The advertisement shows a weekly agenda pinned on a clean green chalkboard along with containers that hold markers and other school supplies. Below the chalkboard are various posters and collages that decorate the room. The setting is quite blurry and is not shown in full detail, indicating that this is the background. The subjects of the advertisement are two children standing side by side, shown only from the waist up. On the left stands a young boy who seems to be of Asian descent. He wears a plain red crew neck t-shirt with a blue collar and black pants. His short, black hair is slightly disheveled, and he appears to be about elementary school age. His dark eyes penetrate the viewer with a blank stare. His lips form a thin straight line, and his cheeks appear to be drawn downwards, revealing miniature pouches of baby fat. His hands are tightly cupped around a small white egg with the logo of the chocolate brand, Kinder. Beside him is a young girl a little taller than him. She seems to be the same age as the boy, or slightly older than him. She wears a wrinkled lavender and off-white striped long sleeve shirt and black pants that look a half-size too big. Her straight, blonde hair flows over her shoulders, glimmering faintly due to the dim light of the classroom. Her light-colored eyes could be blue or hazel, but because of the lack of bright lighting they look almost gray and lifeless. Her dull eyes stare directly at the viewer, her face showing no sign of emotion. Her short, chubby fingers are wrapped around an assault rifle. Her left hand, which has one painted nail on the pinky finger, rests on the handguard. Her right hand, index finger comfortably placed on the trigger, clutches the pistol grip. The butt of the rifle is tucked securely under her right arm, while the weapon is pointed towards the upper right corner of the image. The tip of the weapon extends past the top of her head, making it seem bigger and taller than her. On the top of the advertisement are capitalized white words that read: “One child is holding something that’s been banned in America to protect them.” Directly beneath are capitalized red words that read: “Guess which one.” In smaller white words on the bottom right, the advertisement says, “We won’t sell Kinder eggs in the interest of child safety. Why not assault weapons?” In the bottom right corner is the logo for the organization Moms Demand Action for Gun Sense in America.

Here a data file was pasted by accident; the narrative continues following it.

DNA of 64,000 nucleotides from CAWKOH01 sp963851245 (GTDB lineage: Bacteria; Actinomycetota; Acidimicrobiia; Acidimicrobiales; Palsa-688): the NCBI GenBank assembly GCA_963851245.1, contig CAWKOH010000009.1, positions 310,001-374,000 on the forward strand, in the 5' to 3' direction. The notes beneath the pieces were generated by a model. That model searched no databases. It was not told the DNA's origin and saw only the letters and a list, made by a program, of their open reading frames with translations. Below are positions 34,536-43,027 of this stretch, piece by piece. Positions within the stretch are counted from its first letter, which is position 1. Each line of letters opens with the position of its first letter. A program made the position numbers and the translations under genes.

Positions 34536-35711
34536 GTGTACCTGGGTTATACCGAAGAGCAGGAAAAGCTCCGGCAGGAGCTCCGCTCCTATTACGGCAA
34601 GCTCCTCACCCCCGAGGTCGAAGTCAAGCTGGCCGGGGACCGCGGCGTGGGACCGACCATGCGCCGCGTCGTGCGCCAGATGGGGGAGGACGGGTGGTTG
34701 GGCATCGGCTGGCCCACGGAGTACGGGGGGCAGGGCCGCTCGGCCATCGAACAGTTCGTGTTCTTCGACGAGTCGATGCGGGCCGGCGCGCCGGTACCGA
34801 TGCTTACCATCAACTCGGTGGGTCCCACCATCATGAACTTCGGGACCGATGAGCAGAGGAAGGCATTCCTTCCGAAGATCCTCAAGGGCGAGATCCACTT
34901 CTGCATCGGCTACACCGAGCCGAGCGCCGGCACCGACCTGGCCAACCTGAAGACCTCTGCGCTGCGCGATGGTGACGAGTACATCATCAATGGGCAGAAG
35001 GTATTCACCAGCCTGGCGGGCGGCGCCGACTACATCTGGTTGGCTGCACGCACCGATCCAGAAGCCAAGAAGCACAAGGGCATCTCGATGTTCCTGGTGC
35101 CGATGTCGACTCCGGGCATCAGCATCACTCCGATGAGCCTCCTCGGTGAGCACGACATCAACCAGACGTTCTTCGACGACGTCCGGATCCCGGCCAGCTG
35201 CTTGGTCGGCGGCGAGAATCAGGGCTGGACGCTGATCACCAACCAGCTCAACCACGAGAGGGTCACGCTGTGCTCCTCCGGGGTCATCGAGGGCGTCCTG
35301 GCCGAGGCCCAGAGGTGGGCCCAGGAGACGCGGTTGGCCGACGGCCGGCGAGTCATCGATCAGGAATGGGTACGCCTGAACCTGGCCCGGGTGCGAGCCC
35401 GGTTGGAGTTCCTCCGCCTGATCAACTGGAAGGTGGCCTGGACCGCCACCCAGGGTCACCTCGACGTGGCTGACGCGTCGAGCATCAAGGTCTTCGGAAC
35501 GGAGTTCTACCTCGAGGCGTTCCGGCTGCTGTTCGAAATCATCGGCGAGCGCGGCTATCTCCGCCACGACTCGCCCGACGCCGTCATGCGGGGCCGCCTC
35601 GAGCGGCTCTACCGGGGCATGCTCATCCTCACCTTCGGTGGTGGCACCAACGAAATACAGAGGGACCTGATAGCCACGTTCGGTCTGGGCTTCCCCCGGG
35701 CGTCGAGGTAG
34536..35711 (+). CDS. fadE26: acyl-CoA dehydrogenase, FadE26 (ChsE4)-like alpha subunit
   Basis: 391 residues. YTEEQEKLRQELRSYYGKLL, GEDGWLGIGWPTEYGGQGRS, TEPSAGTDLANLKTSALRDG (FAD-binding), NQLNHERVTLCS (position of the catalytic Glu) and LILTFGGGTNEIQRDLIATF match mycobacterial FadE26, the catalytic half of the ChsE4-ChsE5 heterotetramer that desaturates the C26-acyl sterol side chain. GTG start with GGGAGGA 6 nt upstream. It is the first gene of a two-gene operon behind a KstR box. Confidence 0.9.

The emotions associated with the colors of the children’s shirts along with the color contrast between the children’s shirts and the items they are holding impact the effectiveness of the advertisement. In Picture This: How Pictures Work, American illustrator Molly Bang states that the color red is aggressive and exciting while the color purple is mild and calming (32). In the advertisement, the boy holding the Kinder egg wears a red shirt while the girl holding the assault rifle wears a purple and white shirt. The aggressiveness of the boy’s red shirt conflicts with the gentleness of the Kinder egg he is holding. The feelings of tranquility and security associated with the girl’s purple shirt clashes with the feeling of danger from the assault rifle she is holding; it’s as though the boy holding the egg should have worn purple, and the girl holding the gun should have worn red to stress that chocolate is safe, and guns are not. If the advertisement switched the colors of the children’s shirts, it could have emphasized the ridiculousness behind the laws that make guns more accessible than chocolate. However, if the girl holding the gun was to wear red and the boy holding the egg was to wear purple, the advertisement would look exaggerated because the audience might think that it is trying too hard to make the gun seem dangerous. The colors of the children’s clothes in the advertisement contrast with the items they are holding, while the contrast between light and dark colors captures the viewer’s attention and allows the audience to focus on the specific elements of the image (Bang 80). By having the bright red of the boy’s shirt contrast with the white egg, as well as having the pale purple of the girl’s shirt contrast with the black gun, the viewer is able to notice the gun and the egg very clearly. This makes it easier for the audience to see the main focus of the image which helps the advertisement make its argument.